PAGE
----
A group of wealthy people get together and develop a training program for profit. The highest priority is given to what type of program will appeal to the greatest amount of enthusiastic people (so the word will spread quickly and passionately) with the biggest bullseye in the target. They usually land on developing a hardcore program that will appeal most to fitness-minded people (both men and women) between the ages of 17 and 35.
Then, they look for a face, body, and personality (a genetically blessed individual) who can stand in as a poster child for the program and deliver the program’s message to the masses (that is if they don’t already have such a person within their group or company). They write scripts for that person which include fitness buzzwords like metabolism, toned body, hardcore, ripped muscles, feel the burn, sweat it out, and the like in order to convince the consumer that they are experts in the field.
Meanwhile, they will take a small sample of testimonials from a group of people (whom you can’t verify actually used the program exclusively for the time allotment promised for results) and use them for before and after pictures and videos.
Finally, they get the initiated consumers involved. This means that they give some sort of incentive to those who are able to complete the program, such as a trophy t-shirt, an official affiliation or name to be used in social media, and/or a position as an ambassador of the program (someone who trains people in the name of the program).
The upside to all of this is that a select few will actually be able to complete the program and will be motivated by their victories. Another good point is that the t-shirt, social affiliation, and ambassadorship are all really cool benefits. And, lastly, actually receiving results at any level gives the trainee hope that their body actually can change.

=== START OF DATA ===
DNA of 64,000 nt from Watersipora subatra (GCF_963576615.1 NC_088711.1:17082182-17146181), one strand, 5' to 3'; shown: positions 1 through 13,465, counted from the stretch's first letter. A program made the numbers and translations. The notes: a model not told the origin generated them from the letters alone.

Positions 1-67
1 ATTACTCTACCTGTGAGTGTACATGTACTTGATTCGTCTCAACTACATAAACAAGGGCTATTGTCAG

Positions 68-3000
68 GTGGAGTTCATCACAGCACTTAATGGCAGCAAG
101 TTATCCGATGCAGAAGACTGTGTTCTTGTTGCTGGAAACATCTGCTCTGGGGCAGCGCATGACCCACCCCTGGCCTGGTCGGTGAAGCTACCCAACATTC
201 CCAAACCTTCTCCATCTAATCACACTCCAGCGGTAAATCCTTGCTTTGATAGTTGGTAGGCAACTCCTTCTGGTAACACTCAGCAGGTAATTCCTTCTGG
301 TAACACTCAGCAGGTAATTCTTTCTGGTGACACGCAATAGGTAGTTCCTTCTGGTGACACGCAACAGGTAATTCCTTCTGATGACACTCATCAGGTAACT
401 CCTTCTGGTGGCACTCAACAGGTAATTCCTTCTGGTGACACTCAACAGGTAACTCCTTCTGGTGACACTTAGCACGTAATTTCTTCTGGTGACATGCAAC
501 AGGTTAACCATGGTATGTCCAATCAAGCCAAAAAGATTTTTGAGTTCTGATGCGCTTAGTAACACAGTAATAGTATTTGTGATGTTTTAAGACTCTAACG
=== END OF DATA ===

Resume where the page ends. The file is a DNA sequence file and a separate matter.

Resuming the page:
But, then comes the downside. This program was always designed primarily to sell, not to offer the simplest solution for the greatest reward. Most peoples’ genetics just can’t keep up with such an intense program, and they peter out after a couple of weeks. Others will power through the program having received what I call false results, which indicates a loss of muscle along with fat. This loss of muscle, in turn, slows down a person’s metabolic rate and forces them to gain fat back, even while maintaining a lighter overall weight. Essentially, this means that they will lose muscle and gain fat, which is the exact opposite of what an optimal program should do.
Therefore, your fitness journey typically begins with a genetically blessed fitness god reciting a sales pitch that was written by a group of marketing geniuses and pushed into the market with big money and ends with dusty workout DVDs being used as coasters for your sweet tea as you sit and wonder why this super exciting program just didn’t work for you…if you’re lucky.
You're the Master
Does this mean that persuasive marketing is bad? No. Does this mean that all fitness gods are liars? Not at all. Does this mean that all wealthy people are bent on selling snake oil? Not entirely. What it means is that what is popular, official, and masterfully presented isn’t always going to get you the result you want.
What it means is that you shouldn’t trust the person; you should trust the truth. And, let me give you a little hint about the truth: It doesn’t always sell so well.
Remember, YOU are the master. Not me. Not your fitness gods. YOU get to research and choose the simplest path to YOUR greatest result, and making sure that the information that you use to make an educated and responsible decision is sound is more important than submitting to an “expert.”
So, as you move forward in your wellness journey, if you’re really looking for the simplest solution to your highest genetic potential, keep this quote by author Robert Heinlein nearby: “No statement should be believed because it is made by an authority.”